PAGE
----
One of my industry counterparts once told me there are more flakes than buyers in the G650 market, and I’m starting to become a believer. Witness a recent G650 web inquiry that went like this: “Let this be the force that drives you. Don’t forget we need Jesus too. We can buy one together.” To be sure, there are real buyers out there, and recently we have seen proof of that, but the 650 market does have me scratching my head trying to figure out what is really going on, instead of just writing it off as merely another soft market.

When the G550 was five years old the inventory was nearly non-existent, but that’s when the economy was roaring. The G650 selection today has grown to more than 11.6 percent of those in production. Factors may include the manufacturer protecting its turf by clamping down on position sales (no different from the direction of most other manufacturers), but that might encourage buyers to stay on track to delivery before placing their aircraft on the “used” market. While this strategy doesn’t cause any financial difficulty for this well heeled group of buyers, it has seemingly caused them to flood the market the day the aircraft gets delivered, causing an accumulation of very late-model, barely used, or not yet placed into service aircraft. This, of course, doesn’t tell the whole story. In fact, some may be residual caused by the $70 million plus sales prices, which have gone the way of the stagecoach this year. Once this information filters down to the owners, you may see some of the current offerings come off the market.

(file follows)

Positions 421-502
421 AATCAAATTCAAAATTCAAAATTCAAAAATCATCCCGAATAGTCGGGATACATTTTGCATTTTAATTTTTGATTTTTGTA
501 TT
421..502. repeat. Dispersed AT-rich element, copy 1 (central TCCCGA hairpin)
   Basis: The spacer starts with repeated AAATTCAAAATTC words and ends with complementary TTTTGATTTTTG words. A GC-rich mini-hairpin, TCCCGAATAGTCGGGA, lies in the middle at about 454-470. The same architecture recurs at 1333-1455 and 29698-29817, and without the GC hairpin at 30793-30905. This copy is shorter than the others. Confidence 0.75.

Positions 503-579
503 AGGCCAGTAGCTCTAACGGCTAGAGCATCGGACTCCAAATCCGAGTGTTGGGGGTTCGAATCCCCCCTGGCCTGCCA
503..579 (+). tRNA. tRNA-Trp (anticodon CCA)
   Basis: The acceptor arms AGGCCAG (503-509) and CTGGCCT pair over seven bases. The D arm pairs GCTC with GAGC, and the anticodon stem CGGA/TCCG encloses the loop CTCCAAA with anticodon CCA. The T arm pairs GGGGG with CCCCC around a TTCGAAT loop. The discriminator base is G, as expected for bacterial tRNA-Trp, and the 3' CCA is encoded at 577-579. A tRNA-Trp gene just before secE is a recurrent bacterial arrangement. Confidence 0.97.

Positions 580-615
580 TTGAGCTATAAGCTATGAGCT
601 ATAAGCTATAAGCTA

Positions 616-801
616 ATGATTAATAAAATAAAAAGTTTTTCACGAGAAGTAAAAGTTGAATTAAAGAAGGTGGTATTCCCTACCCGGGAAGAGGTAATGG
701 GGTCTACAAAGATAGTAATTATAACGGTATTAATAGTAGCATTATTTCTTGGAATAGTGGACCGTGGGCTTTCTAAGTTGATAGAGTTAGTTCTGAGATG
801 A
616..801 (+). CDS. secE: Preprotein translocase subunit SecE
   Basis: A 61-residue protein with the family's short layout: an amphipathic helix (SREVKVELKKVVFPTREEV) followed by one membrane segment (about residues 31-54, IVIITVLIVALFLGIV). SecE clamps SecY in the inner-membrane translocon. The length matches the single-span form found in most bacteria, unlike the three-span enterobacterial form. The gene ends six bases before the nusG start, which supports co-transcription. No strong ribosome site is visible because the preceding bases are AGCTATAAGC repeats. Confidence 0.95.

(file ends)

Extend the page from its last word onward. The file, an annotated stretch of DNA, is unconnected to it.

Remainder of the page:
There are a host of other logical reasons for the inventory build, but one that might get overlooked is the seller’s mindset. These sellers do not need to sell and I’m sure in most cases wrote the check for the aircraft. So while buyers set the prices, especially in a down market, it seems they have met their match when it comes to the G650 owner. Does a $1 million here or there make a difference to someone of this wealth? I think the answer is a resounding yes, but maybe that has more to do with an owner’s psyche than his financial liquidity. More likely than not, this model, like any other that is thinly traded, needs a transaction or two to prime the pump so buyers and sellers can see some rationality to the market and accelerate the frequency of trading. That tipping point might be close at hand, with one recent sale and another pending. Once sales figures are broadcast, some owners might reconsider the sale of their aircraft, or at least their sales strategy.


The G650 is not a lone wolf when it comes to thin trading and is joined by others; the G280 and Challenger 350 come immediately to mind, but both have fleet sizes roughly half that of the G650. Late-model aircraft often are thinly traded as few make it onto the market for sale, but in the case of the above two nothing has sold in the past 12 months, according to research firm AircraftPost. Two new G280 listings in May brought the number for sale to five out of 90 in operation and two of the nearly 120 Challenger 350s in operation are for sale. Pricing of both is mostly in the upper teens. Falcon 7Xs have also hit a slow patch, with only one selling since early February. Just over 10 percent of its fleet is for sale, ranging in price from the low-$20 millions for an early serial number and climbing to the $40 million area for the latest. At the current rate of sales, the 7X has a 28-month absorption rate. The absorption rate is the number of months, at recent sales levels, required to sell the current inventory.

No aircraft is immune to the fits and starts of the market, and inventory can be depleted as quickly as it rises, often in a couple of quarters. Overall, inventory has risen in the past year; perhaps not so coincidentally, the inventory build has occurred while the stock market has receded from its all-time high of a year ago. Toss on top of that the typical wait-and-see attitude of the jet buyer during an election year and we’re likely to see choices march marginally higher.